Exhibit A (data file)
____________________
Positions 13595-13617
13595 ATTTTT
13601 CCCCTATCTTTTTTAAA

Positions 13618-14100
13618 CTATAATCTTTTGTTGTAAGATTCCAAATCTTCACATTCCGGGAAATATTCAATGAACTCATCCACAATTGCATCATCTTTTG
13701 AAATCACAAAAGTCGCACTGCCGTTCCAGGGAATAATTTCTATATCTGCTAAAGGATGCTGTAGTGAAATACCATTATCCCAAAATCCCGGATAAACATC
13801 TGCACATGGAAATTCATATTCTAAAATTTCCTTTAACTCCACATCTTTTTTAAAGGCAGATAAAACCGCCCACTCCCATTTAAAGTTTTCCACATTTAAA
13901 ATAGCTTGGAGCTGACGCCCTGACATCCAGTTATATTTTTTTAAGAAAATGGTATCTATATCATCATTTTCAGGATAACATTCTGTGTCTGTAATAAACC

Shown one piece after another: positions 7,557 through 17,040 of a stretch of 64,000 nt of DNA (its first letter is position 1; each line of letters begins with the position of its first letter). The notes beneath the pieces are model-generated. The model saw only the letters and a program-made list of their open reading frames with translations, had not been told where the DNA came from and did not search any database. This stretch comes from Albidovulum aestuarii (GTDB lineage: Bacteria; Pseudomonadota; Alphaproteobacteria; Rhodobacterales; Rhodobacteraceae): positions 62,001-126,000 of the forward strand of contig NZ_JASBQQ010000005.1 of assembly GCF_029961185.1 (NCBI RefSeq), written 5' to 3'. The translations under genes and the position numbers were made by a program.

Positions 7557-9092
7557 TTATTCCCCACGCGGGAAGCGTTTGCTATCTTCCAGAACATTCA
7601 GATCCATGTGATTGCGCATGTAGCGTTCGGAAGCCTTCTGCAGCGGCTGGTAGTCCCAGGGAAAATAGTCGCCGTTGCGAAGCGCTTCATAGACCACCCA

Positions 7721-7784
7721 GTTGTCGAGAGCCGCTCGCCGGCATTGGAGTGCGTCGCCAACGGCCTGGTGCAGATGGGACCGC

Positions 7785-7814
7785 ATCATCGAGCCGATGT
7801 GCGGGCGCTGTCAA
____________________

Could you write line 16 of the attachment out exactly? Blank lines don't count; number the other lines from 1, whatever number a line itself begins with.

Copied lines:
7785 ATCATCGAGCCGATGT